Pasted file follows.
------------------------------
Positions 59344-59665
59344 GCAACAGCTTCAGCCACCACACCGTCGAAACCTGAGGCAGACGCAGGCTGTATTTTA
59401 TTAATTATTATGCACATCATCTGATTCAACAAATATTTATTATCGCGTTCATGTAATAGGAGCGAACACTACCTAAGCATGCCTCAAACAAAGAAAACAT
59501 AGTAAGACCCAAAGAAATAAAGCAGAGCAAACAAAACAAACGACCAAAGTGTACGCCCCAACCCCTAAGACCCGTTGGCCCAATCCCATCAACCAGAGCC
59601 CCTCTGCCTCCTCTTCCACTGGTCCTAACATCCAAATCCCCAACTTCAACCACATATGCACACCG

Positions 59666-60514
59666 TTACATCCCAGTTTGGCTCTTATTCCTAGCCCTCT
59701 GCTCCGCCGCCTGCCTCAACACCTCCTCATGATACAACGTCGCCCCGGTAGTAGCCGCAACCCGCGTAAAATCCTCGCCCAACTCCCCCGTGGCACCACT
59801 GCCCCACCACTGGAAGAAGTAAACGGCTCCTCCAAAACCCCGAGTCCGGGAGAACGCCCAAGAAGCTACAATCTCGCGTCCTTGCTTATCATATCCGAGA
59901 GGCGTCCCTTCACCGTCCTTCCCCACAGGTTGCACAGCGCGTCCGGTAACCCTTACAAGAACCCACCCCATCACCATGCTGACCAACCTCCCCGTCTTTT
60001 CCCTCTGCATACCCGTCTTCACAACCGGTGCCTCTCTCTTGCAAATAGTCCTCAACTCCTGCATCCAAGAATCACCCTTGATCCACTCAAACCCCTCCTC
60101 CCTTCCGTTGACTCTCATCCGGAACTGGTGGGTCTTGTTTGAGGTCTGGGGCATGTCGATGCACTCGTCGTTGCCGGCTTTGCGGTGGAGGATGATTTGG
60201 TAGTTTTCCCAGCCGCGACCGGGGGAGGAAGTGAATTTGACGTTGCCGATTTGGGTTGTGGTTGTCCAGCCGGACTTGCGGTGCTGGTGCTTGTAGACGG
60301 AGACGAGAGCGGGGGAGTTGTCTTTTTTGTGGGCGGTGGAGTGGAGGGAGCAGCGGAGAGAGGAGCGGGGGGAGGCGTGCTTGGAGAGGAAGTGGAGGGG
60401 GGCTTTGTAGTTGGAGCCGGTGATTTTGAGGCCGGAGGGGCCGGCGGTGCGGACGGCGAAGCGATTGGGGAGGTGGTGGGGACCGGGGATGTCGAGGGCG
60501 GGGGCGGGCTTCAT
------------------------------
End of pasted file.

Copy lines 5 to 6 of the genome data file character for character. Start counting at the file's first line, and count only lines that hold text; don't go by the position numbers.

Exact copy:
59601 CCTCTGCCTCCTCTTCCACTGGTCCTAACATCCAAATCCCCAACTTCAACCACATATGCACACCG

Positions 59666-60514